Pharma companies, sponsors and contract research organizations are under tremendous pressure to bring new products to market safely, on time, on budget, and in compliance with the stringent Guideline for Good Clinical Practice (GCP) set out by International Council for Harmonization’s (ICH) E6(R2).

The process is complex and the risks can be consequential. New standards of governance over on-site activities and the implementation of risk-based monitoring (RBM) are essential to mitigating against adverse events and putting patients at risk. It is absolutely critical to spot potential problems before they happen.

As such, clinical leaders and training managers have the responsibility to ensure site monitors are equipped to record clinical research data accurately and securely – to, first and foremost, minimize patient risk, as well as keeping new drug launches on time and on budget by avoiding errors or misrepresentations. It’s a task that is easier said than done.

And while the new industry standard of risk-based, centralized monitoring has proven advantageous from both a cost and productivity perspective, the pace of change in industry regulations and sponsor standard operating procedures (SOPs) is constant. It may seem impossible for site monitors to keep up, which is why targeted and continuous support, training, and coaching is essential.

So, how? We’ve identified the following three strategies for clinical research leaders and training managers to improve site monitoring outcomes:

  1. The Pareto principle: Better known as the 80/20 rule, which in this example means that roughly 80% of effects come from 20% of the causes. In an RBM model, clinical leaders should start with vulnerabilities that present the most risk when building site monitor training programs. By identifying and focusing on critical flaws in site monitor process adherence or knowledge gaps that could result in the most serious or volume of potential or actual adverse events, clinical research organizations (CROs) can have a big impact  on minimizing patient risk, while also streamlining the time to market of new drugs.
  2. Make site monitor learning ongoing and part of the workday: For many people, the idea of training and learning invokes images of classrooms, eLearning modules, and sheer volumes of information that will be quickly forgotten if not effectively reinforced and applied on the job. Research has proven, however, that ongoing contextual microlearning strategies incorporated into employees’ workdays has significant advantages with monitoring and reinforcing competencies. Look for a microlearning platform that makes ongoing training easy for site monitors and their managers alike - available on any device, in the flow of a normal workday, using short, scenario-based challenges that will ultimately impact behaviors.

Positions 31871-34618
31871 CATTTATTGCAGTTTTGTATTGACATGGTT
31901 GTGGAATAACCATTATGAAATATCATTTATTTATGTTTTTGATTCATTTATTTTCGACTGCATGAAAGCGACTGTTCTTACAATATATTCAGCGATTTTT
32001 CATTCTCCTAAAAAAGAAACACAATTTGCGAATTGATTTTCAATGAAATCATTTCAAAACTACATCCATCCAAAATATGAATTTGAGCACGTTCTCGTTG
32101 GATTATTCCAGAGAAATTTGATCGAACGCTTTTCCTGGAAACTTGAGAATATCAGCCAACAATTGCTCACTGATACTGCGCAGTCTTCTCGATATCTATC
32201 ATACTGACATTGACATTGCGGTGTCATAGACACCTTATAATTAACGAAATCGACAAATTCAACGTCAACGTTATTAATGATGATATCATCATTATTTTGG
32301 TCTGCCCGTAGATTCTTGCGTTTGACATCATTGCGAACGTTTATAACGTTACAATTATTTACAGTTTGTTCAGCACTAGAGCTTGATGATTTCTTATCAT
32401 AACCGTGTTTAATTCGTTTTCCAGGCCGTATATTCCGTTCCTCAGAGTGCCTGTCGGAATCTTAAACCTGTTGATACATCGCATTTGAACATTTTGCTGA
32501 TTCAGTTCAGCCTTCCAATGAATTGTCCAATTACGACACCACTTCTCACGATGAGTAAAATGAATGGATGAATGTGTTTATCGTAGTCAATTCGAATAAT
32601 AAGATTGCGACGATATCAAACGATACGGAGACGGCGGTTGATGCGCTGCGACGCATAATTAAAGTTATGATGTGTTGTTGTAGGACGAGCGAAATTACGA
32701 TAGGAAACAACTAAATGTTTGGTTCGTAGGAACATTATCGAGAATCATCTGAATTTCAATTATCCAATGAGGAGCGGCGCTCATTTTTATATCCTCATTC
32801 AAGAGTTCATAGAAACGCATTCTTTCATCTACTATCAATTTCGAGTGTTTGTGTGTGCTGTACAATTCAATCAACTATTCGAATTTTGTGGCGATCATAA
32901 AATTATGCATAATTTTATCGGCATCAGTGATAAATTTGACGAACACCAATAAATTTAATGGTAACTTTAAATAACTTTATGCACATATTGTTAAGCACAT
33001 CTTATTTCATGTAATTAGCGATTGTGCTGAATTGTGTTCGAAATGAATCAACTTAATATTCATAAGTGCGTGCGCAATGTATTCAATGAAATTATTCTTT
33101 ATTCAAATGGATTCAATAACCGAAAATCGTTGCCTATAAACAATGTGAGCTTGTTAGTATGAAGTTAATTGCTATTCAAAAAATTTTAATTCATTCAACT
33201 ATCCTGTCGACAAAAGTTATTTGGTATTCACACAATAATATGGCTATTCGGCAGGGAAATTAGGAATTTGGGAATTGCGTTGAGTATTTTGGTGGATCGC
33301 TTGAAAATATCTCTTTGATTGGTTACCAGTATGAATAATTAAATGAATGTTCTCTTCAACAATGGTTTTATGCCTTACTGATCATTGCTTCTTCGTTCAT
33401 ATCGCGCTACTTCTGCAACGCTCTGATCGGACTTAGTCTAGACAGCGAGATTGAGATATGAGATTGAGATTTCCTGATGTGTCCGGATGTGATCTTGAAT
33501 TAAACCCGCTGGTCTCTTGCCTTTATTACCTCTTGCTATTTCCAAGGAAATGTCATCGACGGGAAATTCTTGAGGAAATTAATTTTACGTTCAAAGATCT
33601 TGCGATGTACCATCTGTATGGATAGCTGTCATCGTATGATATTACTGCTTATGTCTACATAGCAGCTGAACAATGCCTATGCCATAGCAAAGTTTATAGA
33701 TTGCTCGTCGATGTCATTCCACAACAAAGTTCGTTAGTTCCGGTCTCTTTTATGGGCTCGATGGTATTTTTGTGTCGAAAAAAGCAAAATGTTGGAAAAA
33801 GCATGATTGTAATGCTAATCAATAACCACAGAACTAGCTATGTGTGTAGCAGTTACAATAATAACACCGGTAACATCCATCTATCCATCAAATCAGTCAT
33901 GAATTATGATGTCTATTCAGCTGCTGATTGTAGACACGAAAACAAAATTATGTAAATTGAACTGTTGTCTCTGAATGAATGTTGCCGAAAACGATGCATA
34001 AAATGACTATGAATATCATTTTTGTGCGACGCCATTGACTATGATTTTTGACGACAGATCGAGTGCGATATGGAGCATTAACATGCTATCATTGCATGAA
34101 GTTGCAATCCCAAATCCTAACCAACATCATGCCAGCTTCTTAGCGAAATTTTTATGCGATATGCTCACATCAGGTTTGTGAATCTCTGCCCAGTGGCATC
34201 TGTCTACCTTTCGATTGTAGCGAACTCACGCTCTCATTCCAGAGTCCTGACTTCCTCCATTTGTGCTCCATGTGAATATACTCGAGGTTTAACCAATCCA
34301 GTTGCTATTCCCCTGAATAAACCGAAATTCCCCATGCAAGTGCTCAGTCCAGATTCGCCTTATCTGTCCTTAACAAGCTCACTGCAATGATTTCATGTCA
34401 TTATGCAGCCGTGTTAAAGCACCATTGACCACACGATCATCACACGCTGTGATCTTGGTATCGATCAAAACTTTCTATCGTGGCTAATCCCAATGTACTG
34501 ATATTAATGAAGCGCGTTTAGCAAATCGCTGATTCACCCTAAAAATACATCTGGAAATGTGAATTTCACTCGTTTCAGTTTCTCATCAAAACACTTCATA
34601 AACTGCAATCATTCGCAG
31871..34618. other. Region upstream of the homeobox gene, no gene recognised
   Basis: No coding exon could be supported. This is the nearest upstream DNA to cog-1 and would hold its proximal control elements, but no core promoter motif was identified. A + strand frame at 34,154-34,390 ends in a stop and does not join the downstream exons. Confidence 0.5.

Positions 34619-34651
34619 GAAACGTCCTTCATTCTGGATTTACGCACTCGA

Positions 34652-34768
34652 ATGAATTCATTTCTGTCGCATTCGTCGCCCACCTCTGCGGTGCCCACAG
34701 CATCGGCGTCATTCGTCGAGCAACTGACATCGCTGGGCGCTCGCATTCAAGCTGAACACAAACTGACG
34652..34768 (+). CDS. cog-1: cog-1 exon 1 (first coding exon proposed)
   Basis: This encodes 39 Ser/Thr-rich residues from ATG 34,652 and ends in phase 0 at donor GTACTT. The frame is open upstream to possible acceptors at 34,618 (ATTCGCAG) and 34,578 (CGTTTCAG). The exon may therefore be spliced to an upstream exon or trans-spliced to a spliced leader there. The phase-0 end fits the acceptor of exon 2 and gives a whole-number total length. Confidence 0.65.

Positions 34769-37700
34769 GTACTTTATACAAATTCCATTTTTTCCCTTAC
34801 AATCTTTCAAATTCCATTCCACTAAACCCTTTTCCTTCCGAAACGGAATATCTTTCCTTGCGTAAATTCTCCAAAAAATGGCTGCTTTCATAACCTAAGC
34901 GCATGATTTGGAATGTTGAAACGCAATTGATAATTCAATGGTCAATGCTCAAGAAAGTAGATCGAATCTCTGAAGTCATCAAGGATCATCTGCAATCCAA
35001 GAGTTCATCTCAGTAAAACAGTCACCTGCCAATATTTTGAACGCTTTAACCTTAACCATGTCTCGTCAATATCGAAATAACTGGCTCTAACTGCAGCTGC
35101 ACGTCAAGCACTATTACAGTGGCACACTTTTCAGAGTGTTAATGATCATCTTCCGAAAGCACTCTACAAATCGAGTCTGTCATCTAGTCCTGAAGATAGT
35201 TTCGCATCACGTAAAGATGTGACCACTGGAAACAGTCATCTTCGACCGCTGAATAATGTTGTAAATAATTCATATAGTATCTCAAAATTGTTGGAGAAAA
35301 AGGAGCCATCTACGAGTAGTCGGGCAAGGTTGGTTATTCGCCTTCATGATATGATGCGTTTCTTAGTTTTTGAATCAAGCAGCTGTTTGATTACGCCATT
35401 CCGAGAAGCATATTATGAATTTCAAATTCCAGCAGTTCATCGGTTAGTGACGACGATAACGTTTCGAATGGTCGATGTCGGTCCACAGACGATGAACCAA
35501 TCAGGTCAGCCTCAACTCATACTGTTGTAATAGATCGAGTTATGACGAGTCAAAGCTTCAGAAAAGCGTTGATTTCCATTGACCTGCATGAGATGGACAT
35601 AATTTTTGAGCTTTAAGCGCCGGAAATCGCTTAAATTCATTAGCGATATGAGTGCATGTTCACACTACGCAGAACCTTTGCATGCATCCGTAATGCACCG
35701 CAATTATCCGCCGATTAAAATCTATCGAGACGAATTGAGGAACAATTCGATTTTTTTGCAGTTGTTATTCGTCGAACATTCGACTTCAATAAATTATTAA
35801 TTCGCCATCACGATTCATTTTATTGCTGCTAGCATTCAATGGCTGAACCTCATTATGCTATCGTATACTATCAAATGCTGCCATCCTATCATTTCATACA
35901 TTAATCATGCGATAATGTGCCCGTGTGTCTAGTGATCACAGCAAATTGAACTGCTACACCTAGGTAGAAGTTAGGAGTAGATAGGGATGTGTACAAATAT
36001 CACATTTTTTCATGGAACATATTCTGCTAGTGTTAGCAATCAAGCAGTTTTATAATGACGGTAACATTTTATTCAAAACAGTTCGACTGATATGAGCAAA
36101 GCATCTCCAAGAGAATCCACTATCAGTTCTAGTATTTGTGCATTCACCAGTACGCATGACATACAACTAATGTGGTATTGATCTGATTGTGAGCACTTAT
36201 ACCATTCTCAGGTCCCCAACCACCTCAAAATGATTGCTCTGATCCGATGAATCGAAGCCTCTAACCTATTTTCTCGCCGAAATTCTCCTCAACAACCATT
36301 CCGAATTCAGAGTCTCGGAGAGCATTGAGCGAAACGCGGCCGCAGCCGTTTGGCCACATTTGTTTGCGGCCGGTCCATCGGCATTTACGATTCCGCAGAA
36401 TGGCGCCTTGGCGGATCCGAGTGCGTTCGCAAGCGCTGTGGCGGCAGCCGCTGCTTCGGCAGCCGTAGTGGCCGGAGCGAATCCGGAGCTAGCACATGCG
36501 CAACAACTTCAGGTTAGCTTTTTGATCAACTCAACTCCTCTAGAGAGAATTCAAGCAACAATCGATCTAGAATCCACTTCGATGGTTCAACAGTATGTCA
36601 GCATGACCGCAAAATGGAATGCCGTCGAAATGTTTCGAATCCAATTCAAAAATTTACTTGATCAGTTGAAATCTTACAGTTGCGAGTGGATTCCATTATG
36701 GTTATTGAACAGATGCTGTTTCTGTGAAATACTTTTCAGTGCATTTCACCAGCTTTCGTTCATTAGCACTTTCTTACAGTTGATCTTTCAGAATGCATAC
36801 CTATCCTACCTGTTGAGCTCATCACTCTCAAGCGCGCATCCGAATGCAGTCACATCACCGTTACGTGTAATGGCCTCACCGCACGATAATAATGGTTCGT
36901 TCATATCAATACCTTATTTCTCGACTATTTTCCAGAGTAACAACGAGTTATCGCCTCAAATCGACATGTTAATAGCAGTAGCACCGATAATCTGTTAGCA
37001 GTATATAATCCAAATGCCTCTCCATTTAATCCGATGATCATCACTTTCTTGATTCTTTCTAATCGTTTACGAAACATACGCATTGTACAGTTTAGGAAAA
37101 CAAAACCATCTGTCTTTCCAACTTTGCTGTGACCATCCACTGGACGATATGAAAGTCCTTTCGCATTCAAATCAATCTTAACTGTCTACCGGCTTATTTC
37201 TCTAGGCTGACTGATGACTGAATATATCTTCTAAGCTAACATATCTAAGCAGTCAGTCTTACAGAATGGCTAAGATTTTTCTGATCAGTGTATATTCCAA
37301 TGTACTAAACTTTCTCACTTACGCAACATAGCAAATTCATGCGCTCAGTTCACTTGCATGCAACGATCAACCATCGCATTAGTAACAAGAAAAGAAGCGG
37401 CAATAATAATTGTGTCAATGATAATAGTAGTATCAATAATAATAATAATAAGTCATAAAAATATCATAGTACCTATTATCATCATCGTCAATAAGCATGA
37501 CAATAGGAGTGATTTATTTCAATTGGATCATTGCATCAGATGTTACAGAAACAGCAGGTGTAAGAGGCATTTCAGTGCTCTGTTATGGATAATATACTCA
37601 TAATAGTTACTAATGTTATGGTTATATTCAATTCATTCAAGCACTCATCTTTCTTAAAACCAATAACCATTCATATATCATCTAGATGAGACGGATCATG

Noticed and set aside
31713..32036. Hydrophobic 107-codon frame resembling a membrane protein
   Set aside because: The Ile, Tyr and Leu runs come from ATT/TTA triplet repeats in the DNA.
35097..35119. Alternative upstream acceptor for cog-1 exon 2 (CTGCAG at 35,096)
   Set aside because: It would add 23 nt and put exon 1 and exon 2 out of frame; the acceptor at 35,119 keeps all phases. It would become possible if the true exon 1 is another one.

3. Continually identify knowledge gaps and implement precision-based training: Invest in tools that help managers identify knowledge gaps of site monitors so they can focus their time on targeted coaching at an individual or group level where it is needed most. Training leaders need measurable data on proficiency against critical subject areas to identify knowledge gaps and develop precision learning programs. Managers also benefit from this data so that they can coach efficiently at an individual level. Clinical ops leaders need actionable data to get a real-time picture of the overall field understanding to identify possible risks to patients and launch plans.

By applying these best practices, especially in phase 2 and 3 clinical trial programs, pharma and life sciences companies can reduce the cost of training significantly, while also realizing other benefits such as:

  • Faster study execution: Even incremental gains in job proficiency can have a real impact on costs and time to market, both of which can be measured in millions of dollars when it comes to new drug development.
  • Improved study quality: Site monitors are vitally important to data gathering and reporting. The better the monitors, the better the data, and the better the study. Of course there are a lot of factors that impact study quality, but human error is among the most common (and most costly).
  • Increase study team productivity: With clinical sites typically distributed across the globe, centralizing trial data and operations is both critical and complex. Ensuring that teams of site monitors are working effectively and efficiently reporting into the trial sponsor is among the most important aspects of the job.

There is clearly plenty of overlap between this use case and any complex, highly regulated team-based programs, but in pharma and life sciences, the stakes are particularly high.

If you are involved with clinical operations or another risk-based organization, you may be interested in this webcast replay Mitigating Against Adverse Events: A Game Changer for Risk-based Monitoring. This Q&A session gives tips on how to improve monitor effectiveness.


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